After two hours and 100 yards of shuffling, officials cut off the meet-and-greet line. But Brian wasn't budging until they specifically turned him away. Ultimately they got in, and when they approached Anderson and introduced themselves he knew immediately who they were.
As they departed with autographs, pictures and the solace of verbalizing to Anderson what he meant to Chance, Brian turned around and handed him a hope bracelet, by which to remember Chance. Anderson placed it on his wrist.
Racing was up first. Anderson won.
In victory he mentioned meeting the Harmans. He mentioned Chance's stone and that Chance was his biggest fan. All in front of a sold-out crowd of 70,000.
"He mentioned his good luck charm, the bracelet, and that the run was for Chance," Brian said. "The Tampa trip meant a lot to us as a family, to know how much Dennis meant to us and to understand how much Chance meant to him. What a great man to acknowledge him like he did. This was a very special time in my life."
Here is a YouTube link to that moment. It is fantastic. And amazing.
Song Of The Week
"Over You," by Miranda Lambert. "House That Built Me" was an iconic hit. It defines Lambert's career and catapulted her into mainstream stardom as an artist. But she didn't write it. I appreciate Lambert's writing ability. She'll stomp a hole through your soul. I read about music often, and notice that some critics consider "Over You" to be poorly written, shallow with weak lyrics. I disagree. Granted, I've lost a lot. To me, the piece as a whole carries tremendous impact, especially when the consumer has full context. She wrote "Over You" with her husband, Blake Shelton, about his deceased brother. When you listen to that song, within that context and her obviously personal vocal, it'll speak to you. Especially if you've experienced that type of loss.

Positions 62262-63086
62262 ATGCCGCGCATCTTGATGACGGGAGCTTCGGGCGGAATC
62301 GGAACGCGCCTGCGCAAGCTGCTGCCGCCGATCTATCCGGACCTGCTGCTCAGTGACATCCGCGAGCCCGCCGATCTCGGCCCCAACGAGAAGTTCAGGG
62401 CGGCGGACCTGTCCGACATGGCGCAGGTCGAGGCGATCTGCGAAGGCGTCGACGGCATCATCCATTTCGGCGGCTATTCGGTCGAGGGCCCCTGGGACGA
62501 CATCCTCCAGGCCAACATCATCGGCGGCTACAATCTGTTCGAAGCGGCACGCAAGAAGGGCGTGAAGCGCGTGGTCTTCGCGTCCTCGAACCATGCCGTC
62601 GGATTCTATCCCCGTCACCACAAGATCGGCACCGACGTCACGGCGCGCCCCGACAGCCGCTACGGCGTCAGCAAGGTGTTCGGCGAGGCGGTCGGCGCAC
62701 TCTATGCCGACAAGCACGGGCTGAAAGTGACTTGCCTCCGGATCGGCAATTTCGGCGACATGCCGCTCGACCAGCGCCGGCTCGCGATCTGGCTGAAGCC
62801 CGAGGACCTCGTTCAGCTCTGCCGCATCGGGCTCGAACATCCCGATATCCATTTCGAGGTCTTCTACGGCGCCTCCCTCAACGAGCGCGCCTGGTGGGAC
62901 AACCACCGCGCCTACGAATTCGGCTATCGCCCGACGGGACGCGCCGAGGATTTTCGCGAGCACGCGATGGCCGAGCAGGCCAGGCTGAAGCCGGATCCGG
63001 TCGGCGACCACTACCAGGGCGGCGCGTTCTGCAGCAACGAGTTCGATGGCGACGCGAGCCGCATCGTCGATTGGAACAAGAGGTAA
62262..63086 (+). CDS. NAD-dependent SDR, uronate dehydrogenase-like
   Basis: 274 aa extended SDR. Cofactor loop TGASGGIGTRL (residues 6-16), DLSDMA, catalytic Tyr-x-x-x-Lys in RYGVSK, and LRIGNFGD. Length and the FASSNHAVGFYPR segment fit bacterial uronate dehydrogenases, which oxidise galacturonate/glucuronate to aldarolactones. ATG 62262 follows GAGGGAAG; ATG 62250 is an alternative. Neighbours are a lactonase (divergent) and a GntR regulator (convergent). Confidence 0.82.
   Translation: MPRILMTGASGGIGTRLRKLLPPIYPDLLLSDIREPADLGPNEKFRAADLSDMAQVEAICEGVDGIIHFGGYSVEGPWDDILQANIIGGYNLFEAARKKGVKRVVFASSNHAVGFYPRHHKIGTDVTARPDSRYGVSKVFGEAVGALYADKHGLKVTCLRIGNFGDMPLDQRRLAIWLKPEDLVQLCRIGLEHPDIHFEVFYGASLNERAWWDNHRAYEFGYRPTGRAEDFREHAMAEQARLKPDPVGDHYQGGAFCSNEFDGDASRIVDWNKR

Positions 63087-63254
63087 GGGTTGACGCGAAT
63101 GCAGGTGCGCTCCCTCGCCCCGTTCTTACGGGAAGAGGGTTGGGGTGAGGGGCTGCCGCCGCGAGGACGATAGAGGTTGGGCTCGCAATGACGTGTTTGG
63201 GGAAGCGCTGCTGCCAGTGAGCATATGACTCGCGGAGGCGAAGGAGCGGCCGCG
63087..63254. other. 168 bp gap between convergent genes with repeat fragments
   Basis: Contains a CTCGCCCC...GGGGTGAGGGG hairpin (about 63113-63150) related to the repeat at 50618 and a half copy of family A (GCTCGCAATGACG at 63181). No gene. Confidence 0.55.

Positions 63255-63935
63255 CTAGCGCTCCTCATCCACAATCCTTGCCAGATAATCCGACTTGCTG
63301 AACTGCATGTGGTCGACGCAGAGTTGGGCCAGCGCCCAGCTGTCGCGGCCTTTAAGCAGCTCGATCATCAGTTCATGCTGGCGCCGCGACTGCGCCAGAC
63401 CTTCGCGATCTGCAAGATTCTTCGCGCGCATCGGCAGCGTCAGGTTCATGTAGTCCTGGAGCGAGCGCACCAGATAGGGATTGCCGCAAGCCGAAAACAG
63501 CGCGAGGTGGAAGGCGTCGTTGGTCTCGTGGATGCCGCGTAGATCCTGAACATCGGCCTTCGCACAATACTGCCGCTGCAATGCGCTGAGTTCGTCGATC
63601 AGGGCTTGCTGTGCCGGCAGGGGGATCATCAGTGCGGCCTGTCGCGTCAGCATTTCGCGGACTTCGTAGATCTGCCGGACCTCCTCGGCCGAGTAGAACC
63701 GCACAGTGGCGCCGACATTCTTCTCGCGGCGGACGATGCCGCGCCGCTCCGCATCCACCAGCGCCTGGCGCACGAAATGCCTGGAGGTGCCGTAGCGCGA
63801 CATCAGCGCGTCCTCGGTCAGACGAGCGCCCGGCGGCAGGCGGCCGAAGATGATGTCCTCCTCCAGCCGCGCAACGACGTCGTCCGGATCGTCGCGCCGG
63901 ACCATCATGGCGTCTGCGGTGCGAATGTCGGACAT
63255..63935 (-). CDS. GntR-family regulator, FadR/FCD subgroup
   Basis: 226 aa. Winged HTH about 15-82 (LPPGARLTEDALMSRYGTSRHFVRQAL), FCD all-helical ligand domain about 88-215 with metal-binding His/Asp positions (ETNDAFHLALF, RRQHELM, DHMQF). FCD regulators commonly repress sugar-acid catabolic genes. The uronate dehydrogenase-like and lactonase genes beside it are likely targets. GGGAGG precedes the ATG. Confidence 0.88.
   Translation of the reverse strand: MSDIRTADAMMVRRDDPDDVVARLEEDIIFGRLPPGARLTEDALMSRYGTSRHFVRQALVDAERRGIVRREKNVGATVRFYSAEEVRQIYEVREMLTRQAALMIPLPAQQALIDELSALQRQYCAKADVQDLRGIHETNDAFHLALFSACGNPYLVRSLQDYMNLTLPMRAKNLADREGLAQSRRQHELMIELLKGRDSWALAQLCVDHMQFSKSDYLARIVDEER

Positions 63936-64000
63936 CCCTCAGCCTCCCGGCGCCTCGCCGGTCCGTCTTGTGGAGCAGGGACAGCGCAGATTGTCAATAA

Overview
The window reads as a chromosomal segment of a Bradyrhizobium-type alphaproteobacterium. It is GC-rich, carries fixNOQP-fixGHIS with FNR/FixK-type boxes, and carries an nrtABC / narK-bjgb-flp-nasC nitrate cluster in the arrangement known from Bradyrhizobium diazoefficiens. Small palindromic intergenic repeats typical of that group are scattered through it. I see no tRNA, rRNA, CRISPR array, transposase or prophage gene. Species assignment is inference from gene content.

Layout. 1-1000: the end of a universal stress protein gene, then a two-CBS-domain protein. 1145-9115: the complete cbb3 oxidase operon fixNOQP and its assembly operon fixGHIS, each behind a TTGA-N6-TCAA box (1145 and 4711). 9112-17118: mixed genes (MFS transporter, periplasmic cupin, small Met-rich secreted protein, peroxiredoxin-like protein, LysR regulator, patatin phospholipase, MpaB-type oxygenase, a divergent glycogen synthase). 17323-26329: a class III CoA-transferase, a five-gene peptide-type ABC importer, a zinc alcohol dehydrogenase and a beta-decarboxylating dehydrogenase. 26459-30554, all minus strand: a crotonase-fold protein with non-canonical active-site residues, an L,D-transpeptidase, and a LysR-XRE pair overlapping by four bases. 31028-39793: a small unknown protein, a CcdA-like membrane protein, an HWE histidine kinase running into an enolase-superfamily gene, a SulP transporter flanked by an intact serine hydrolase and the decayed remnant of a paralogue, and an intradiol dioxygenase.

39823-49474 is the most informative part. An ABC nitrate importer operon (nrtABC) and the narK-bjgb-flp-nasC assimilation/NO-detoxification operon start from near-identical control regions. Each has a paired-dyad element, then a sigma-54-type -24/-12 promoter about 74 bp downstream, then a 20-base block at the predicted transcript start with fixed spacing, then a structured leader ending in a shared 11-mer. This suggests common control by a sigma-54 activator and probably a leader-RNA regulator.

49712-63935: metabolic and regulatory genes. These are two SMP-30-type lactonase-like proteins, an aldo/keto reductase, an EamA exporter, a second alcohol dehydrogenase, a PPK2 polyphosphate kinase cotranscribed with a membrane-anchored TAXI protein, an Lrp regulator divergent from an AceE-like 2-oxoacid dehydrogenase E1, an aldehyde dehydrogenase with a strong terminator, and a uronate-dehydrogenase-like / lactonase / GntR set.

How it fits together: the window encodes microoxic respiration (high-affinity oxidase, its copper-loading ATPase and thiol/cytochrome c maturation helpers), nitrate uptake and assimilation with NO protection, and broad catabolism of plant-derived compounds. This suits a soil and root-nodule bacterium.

You're big on music what song would be playing in the background during the last 10 laps of the championship race in Homestead?
-- Brian Kite, Lombard, Ill.
"I Won't Back Down," by Tom Petty.
Hey baby there ain't no easy way out
Hey I Won't. Back. Down.
Hey baby there ain't no easy way out
Hey I Will. Stand. My. Ground.
Tell me you can't see Smoke barreling off Turn 4 with that blaring behind him.
What is your favorite thing to do when you go to Texas Motor Speedway? And who is your pick to win or turn their luck around this weekend?
-- Nathan Goben, Frankfort, Ky.
That's a tie: I love spending Saturdays at my buddy's ranch up in Pilot Point sippin' cold beer, watching the grass grow and the horses run, and listening to King George on the iPod. It's 45 minutes north of the Dallas-Fort Worth Metroplex. It may as well be 45 hours. It's quiet. And slow. And awesome. Did I mention it's quiet? (Can you tell I'm a daddy?)
My pick to win and my pick to turn his luck around this weekend are one and the same: Kasey Kahne. He's my pick to dress up like Woody from "Toy Story" and start blasting off caps like Barney Fife in Victory Lane.
That's my time. Thanks for hanging out, Team, and for being NASCAR fans.
In this week's Six, Marty Smith writes about taking the time to listen to a voice like Barney Hall's. Want more? How about is this finally Junior's week and what's his favorite thing to do in Texas.